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Employment and Migration Blog

Update on Chain of Responsibility provisions - Cootes Transport driver acquitted

Posted by Stephen Booth on 12 Apr 2016

The Heavy Vehicle National Law (HVNL) came into effect in NSW on 10 February 2014 and applies to people who own or operate, or work with people who own or operate, vehicles of 4.5 tonnes or more. 

The HVNL came about, in part, as a means to minimise the risk of horrific road tragedies involving heavy vehicles; such as the crashes involving Lennon’s Transport in 2012 at Menangle, which resulted in three deaths, and in 2013 at Mona Vale, involving Cootes Transport, which resulted in two deaths and five people being injured.

The accident at Mona Vale led to an investigation into the entire Cootes fleet, which resulted in Cootes, in 2014, being fined $440,900 by the NSW courts, and $50,250 by the Victorian courts for hundreds of safety breaches and defect notices. 

The driver of the Cootes truck was charged with dangerous driving occasioning death and grievous bodily harm. The judgment in relation to those criminal charges was handed down on Friday, 19 February 2016 - the driver was acquitted. The driver had relied on evidence that his brakes failed on a downhill section of Mona Vale Road, arguing that the cause of the accident was defective brakes (which meant that he could not slow down and hence was driving over the speed limit before the accident), and not dangerous driving.  It seems that this evidence meant that the jury had at least a reasonable doubt that he was driving dangerously.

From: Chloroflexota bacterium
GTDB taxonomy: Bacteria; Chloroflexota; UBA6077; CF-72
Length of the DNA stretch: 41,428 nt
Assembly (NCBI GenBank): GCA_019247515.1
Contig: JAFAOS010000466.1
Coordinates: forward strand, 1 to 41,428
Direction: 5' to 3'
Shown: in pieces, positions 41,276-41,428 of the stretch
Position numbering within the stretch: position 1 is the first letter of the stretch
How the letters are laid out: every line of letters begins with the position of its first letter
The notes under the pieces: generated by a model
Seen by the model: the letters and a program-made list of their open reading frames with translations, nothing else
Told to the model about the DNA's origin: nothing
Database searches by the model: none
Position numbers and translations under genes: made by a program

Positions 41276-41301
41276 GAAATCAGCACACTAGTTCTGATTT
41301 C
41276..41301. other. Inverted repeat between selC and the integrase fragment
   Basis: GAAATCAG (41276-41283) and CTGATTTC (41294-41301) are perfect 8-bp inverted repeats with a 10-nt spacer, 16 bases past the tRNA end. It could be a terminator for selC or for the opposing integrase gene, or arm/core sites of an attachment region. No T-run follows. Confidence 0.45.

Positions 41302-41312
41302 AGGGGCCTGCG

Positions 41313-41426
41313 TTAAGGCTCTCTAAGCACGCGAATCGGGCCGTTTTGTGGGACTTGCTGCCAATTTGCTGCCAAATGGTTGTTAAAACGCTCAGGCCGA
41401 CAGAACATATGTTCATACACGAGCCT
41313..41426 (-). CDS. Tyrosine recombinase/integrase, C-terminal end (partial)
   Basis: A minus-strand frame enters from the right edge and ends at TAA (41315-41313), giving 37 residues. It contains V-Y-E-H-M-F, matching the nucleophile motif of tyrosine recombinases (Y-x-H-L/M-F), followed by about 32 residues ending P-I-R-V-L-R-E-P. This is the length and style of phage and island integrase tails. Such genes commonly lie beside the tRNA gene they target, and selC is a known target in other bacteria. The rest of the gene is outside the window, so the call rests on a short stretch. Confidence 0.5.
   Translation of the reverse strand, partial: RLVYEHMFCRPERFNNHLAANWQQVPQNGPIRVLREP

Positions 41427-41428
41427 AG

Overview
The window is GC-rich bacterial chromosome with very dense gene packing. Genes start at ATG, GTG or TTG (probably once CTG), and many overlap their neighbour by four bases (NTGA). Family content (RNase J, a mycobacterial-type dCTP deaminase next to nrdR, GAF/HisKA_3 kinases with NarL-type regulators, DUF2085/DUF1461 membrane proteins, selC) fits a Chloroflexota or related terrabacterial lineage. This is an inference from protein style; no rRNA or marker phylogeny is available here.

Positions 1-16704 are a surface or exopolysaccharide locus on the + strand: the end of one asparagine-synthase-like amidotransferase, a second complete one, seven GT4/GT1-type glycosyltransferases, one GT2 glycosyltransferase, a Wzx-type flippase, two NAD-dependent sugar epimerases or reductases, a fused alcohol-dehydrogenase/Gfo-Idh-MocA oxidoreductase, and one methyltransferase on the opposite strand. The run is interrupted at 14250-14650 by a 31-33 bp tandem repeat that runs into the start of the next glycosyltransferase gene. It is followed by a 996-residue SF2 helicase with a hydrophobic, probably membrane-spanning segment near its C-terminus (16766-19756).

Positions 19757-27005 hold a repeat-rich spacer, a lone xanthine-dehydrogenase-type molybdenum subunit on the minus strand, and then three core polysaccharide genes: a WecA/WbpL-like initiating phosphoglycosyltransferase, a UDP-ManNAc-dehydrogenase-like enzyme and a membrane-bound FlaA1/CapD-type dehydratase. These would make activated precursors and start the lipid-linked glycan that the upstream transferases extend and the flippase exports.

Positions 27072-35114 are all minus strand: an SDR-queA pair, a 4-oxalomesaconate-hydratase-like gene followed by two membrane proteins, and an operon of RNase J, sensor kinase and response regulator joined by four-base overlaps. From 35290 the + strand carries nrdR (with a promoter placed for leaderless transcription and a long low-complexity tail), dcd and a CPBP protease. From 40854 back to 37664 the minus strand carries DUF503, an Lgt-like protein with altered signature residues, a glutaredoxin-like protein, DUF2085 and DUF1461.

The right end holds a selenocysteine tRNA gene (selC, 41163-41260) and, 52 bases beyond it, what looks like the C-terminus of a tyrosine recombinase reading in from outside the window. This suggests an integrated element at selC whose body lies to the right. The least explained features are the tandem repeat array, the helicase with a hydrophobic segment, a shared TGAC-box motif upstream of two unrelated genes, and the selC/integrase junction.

The HVNL contains “Chain of Responsibility” provisions, which render all those within the chain of responsibility potentially liable for the same incident. Those that fall within the chain of responsibility include operators, employers, contractors, consignors, consignees, loading manager, loader, packer, scheduler and unloaders. For example, each one of these individuals can be liable for fatigue related offences by the operator/driver, under the HVNL because each individual has the potential to affect how long the operator is on the road, and whether or not they are able to take the necessary minimum work breaks to avoid fatigue. 

However, if the individual can show that they didn’t know, and could not reasonably be expected to have known of the contravention concerned and they took all reasonable steps to prevent the contravention or there were no steps that could reasonably be expected to have been taken to prevent it, then they have what is called the “reasonable steps” defence.

In the case of Cootes, Cootes knew, or should have known, that there were defects with many of the trucks in their fleet, and with servicing - drivers had told them of problems with the trucks, and a proper maintenance program should have picked up problems. Therefore, steps should have been taken to ensure that the trucks were completely roadworthy before they allowed them to be driven.

The Cootes case demonstrates that it is important for employers to identify the risks and hazards in their workplace, and to ensure that they take all reasonable steps to minimise those risks or hazards occurring. If you fail to do this, and fail to consider where in the supply chain you lie, you could be exposing yourself to liability under the HVNL.  

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